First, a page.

Unrated - Cinema of the Extreme

The entertainment industry mock-documentary seems to be a new category of British low-budget horror. Writer-director Ozgur Uyanik is following Pat Higgins’ rock-and-pop Antichrist picture THE DEVIL’S MUSIC, but ahead of Ross Birkbeck’s SHOWREEL (which features one of Uyanik’s actors, Lorna Beckett) and Guy Decker and Gavin Boynter’s just-a-trailer-so-far NITRATE. Though not horror movies, Simon Ubsdell’s THAT DEADWOOD FEELING and Mark Withers’ BARE NAKED TALENT also use the format, which suggests that there are a lot of exasperated film industry types (like the runner protagonist of RESURRECTING “THE STREETWALKER” boiling over with anecdotes, resentments, bright ideas and canny notions to borrow offices as locations, take advantage of available equipment and hope the results cut together into something which tells a story rather than strings together in-references.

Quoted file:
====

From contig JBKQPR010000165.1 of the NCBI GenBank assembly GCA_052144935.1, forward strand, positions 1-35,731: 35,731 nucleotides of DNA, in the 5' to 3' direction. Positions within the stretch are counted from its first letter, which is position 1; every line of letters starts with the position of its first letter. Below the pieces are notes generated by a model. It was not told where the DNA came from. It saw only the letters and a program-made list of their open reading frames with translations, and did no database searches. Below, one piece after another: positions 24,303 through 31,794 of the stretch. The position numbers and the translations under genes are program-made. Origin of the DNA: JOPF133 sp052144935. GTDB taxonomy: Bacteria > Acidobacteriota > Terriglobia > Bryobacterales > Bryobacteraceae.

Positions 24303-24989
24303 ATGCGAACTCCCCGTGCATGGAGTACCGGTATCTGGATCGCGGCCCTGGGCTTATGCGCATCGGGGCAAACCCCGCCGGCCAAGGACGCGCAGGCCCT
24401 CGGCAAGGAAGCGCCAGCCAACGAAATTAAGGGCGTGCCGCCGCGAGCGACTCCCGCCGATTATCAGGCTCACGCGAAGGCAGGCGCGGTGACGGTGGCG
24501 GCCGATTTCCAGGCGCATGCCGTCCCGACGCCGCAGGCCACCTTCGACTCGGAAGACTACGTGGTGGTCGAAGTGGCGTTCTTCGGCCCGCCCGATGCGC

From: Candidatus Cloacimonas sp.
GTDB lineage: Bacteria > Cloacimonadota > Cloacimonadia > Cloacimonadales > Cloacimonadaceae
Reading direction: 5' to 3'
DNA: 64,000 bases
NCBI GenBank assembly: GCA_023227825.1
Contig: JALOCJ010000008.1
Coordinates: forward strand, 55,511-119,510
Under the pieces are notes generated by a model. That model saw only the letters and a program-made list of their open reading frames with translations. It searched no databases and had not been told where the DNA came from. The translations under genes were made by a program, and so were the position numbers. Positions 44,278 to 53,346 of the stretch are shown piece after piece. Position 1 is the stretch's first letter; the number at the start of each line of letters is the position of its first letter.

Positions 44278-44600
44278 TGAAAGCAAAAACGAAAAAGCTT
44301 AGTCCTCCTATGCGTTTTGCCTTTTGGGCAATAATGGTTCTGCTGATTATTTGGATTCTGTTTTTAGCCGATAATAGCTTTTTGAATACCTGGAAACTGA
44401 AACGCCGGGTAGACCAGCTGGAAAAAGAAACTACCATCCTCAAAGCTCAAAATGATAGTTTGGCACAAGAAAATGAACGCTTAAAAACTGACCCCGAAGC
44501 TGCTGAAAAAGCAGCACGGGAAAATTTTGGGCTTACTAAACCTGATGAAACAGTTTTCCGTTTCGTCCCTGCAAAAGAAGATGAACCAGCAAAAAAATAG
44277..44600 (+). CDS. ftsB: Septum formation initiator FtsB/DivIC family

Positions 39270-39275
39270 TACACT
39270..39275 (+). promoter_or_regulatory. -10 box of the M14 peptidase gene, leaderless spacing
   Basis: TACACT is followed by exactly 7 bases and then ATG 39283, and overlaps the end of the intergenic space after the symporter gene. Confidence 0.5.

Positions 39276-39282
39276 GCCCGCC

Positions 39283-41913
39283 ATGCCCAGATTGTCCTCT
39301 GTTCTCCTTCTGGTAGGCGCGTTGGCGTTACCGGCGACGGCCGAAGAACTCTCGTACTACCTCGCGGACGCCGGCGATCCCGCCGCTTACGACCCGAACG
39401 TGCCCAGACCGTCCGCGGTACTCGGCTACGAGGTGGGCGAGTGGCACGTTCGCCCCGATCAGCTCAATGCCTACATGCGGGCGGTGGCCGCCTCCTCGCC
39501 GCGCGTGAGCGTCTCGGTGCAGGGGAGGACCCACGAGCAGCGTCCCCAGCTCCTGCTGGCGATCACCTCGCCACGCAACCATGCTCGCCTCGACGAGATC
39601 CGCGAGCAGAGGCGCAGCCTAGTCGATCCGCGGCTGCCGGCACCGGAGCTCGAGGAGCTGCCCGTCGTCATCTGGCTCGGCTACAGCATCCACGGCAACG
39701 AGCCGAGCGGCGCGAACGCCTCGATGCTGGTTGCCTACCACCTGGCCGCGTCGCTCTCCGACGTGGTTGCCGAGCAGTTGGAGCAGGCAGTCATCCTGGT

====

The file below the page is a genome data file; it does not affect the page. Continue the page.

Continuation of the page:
The set-up is that Marcus (Tom Shaw) has agreed to film a documentary which will follow his schoolfriend James Parker (James Powell) from minion to auteur, but is around while a bad situation gets worse and James falls under the spell of the unfinished, perhaps-cursed film he is trying to retrieve from obscurity as a career move. Working as a coffee-fetcher, script-reader and photocopier-operator in the office of producer Mike Lowrie (a very convincing Hugh Armstrong), James comes across the surviving footage from “The Street Walker”, a horror movie abandoned in 1985. It turns out that the director died shortly after Mike invested in the film and the cans have been gathering dust ever since. Spouting his philosophy that ‘you’ve got to go for what you want to go for, do what you want to do … before some big fucker comes along with a hammer and hits you on the head,’ James works hard to get Mike to sign off on allowing him to finish the film. He also goes into a personal spiral, kicked out of his upper-middle-class parents’ home for not getting a proper job and settling down, and bridling in the office under the sharp tongue of development exec Trish Thistle (Lorna Beckett), who always calls him ‘shitface’ and complains about his ineptitude at the menial tasks he plainly believes are now beneath him. So, it’s obviously going to end in tears when Mike advances James a budget to shoot a new ending for “The Street Walker” but puts Trish in charge as a producer.